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Thread: Straight Talk Wireless Home Phone. $99 for Device, $15/30 a month.

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    Thumbs up Straight Talk Wireless Home Phone. $99 for Device, $15/30 a month.

    Heh, a wireless home phone device that isn't VOIP, but it connects to Straight Talk cellular towers.

    Quote Originally Posted by From The Website
    Imagine a day when landline telephone systems with insulated wires, contracts, monthly bills and activation fees are obsolete. When cords, paperwork and late fees no longer tie you down. Thanks to the new Straight Talk Wireless Home Phone, the perfect no-contract wireless replacement for your landline telephone, that day is here.
    Looks pretty nifty for people who doesn't want VOIP and/or wants to spend a lot less on their home phone.

    Quicklink to the main site if you wish to order: http://www.straighttalkhomephone.com/

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    Price for the unit is a bit high. $15/mo is reasonable though.

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    Unit price isn't to bad compared to Vonage and its required contract. Since all Wal-Mart's sell Vonage this was to compete.

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    It's a verizon cell phone. So you can bring it in the car and get good coverage. The adapter is 12 volts, so it would charge with the lighter outlet.

    Sent from my SGH-T999 using HowardForums

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    For Home phone, ooma is the much better alternative IMO.
    I bought an ooma device at the end of 2008, paid $140 back then and haven't paid a single cent ever since for domestic long distance. I am able to use a regular phone as well, just like with Vonage. I have wired the ooma device into the second line of my house wiring, so I am using my existing phone outlets throughout the house. One difference to ST and Vonage: that there is no contract (Vonage), and no monthly fee (both Vonage and ST).
    It works great!
    Last edited by FT_VZW; 10-05-2012 at 02:47 PM.

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    This is a good option, tho, if you don't have high speed internet.

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    Quote Originally Posted by shawnlg View Post
    It's a verizon cell phone. So you can bring it in the car and get good coverage. The adapter is 12 volts, so it would charge with the lighter outlet.

    Sent from my SGH-T999 using HowardForums
    I wonder if they will make an AT&T version. Verizon coverage at my home is spotty and it likely wouldn't qualify for a free signal booster device from Verizon, since the deal is through Straight Talk, not Verizon.

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    Quote Originally Posted by lg800g user View Post
    I wonder if they will make an AT&T version. Verizon coverage at my home is spotty and it likely wouldn't qualify for a free signal booster device from Verizon, since the deal is through Straight Talk, not Verizon.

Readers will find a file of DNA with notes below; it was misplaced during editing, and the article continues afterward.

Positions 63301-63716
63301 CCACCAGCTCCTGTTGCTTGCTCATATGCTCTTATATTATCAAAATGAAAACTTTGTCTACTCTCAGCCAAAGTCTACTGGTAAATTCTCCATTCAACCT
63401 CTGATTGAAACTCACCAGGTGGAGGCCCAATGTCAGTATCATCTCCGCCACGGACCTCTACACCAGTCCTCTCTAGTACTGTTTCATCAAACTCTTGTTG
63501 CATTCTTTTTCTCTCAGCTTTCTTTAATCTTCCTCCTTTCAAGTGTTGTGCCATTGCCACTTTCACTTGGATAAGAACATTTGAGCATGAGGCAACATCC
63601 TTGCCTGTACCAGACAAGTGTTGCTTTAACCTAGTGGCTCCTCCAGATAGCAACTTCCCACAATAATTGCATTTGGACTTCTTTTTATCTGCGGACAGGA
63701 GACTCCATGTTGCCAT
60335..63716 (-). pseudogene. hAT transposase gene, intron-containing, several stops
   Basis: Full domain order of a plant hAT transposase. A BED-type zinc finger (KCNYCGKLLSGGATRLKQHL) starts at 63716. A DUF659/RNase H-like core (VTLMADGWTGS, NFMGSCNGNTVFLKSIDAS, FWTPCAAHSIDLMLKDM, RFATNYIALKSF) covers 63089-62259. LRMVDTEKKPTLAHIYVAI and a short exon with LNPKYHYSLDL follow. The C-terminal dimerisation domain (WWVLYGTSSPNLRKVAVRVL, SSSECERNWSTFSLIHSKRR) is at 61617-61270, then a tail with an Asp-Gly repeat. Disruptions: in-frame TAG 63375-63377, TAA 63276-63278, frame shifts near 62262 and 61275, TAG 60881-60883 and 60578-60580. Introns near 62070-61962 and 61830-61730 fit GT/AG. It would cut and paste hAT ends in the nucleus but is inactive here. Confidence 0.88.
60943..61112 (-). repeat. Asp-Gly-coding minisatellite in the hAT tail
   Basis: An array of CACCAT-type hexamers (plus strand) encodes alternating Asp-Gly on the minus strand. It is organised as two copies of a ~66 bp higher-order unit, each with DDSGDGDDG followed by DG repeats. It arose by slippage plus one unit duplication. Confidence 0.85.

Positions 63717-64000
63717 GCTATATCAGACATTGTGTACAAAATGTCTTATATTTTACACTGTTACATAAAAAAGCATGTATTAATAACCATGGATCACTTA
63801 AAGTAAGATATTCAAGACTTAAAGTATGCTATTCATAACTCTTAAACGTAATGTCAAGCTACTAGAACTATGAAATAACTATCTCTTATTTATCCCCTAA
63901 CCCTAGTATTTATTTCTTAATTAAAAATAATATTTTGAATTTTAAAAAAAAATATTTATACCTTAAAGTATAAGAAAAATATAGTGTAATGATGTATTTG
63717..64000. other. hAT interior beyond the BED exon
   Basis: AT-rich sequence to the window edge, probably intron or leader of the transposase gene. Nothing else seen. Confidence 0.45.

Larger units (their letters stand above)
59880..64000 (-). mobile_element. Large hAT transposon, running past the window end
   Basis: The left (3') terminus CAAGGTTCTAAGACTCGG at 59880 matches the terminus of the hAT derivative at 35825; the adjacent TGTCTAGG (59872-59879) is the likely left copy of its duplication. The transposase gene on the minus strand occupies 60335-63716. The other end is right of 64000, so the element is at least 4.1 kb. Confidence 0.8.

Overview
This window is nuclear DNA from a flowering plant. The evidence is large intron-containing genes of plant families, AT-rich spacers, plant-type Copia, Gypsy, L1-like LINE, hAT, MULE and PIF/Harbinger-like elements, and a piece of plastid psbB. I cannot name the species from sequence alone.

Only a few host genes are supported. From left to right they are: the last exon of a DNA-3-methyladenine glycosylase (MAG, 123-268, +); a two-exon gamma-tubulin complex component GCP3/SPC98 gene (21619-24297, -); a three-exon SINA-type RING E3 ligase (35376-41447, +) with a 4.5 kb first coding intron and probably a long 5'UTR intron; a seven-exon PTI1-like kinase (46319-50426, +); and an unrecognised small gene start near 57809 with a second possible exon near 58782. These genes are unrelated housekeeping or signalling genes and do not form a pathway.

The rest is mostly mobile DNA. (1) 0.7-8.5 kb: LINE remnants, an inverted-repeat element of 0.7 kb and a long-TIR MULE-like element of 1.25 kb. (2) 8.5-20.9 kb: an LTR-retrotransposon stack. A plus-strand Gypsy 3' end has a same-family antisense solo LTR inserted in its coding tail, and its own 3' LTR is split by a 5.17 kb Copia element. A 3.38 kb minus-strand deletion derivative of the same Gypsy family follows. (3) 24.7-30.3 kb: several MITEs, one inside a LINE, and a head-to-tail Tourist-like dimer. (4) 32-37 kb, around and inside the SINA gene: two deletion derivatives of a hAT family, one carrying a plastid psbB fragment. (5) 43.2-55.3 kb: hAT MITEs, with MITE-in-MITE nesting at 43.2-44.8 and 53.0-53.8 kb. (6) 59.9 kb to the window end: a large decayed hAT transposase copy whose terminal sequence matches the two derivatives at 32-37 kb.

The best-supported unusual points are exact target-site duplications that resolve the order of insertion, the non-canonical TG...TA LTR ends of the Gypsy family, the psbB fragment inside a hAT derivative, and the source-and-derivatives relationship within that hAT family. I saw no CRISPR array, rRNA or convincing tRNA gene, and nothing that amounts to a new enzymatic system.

I too wondered this as Verizon's signal at my home is non existent.


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    Quote Originally Posted by richardho View Post
    This is a good option, tho, if you don't have high speed internet.
    Good point.

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    I'm new to this kind of phone service. Theoretically could you use dial up internet service with this? Just wanted to know, not going to do it!

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    Quote Originally Posted by indyrunr89 View Post
    I'm new to this kind of phone service. Theoretically could you use dial up internet service with this? Just wanted to know, not going to do it!
    So, you can use your 33.6 baud modem, install your AOL floppy disk software, and catch up on all the AOL (spam) emails you've missed since 1997?

    Last edited by ChazzMatt; 10-07-2012 at 01:08 PM.
    Your creed may be interesting, but your deeds are much more convincing.

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    Quote Originally Posted by indyrunr89 View Post
    I'm new to this kind of phone service. Theoretically could you use dial up internet service with this? Just wanted to know, not going to do it!
    Well, it doesn't work for fax or other data services, so it might not work with dial-up internet either.

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    Quote Originally Posted by underlord2 View Post
    Heh, a wireless home phone device that isn't VOIP, but it connects to Straight Talk cellular towers.
    Looks pretty nifty for people who doesn't want VOIP and/or wants to spend a lot less on their home phone.
    I'm not sure it's not VoIP. It could easily be a cellular data link for VoIP, sort of like the Verizon home internet service without a direct connection to the data input, and a simple front end (ala MagicJack and NetTalk). The data required for voice calls is rather low, and it may well be cheaper than cellular voice.

    The fact that fax machines and other data services don't work point to a VoIP service.

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    It feels like you're just plugging a cordless phone into what basically is a "cellphone" and when you dial out from the cordless, it bridges you to the cell tower so it's like it's a cellphone.

    That's the gist I'm getting from it, but that's just my opinion

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    Quote Originally Posted by indyrunr89 View Post
    I'm new to this kind of phone service. Theoretically could you use dial up internet service with this? Just wanted to know, not going to do it!
    No. You cannot use fax or any modern on it.


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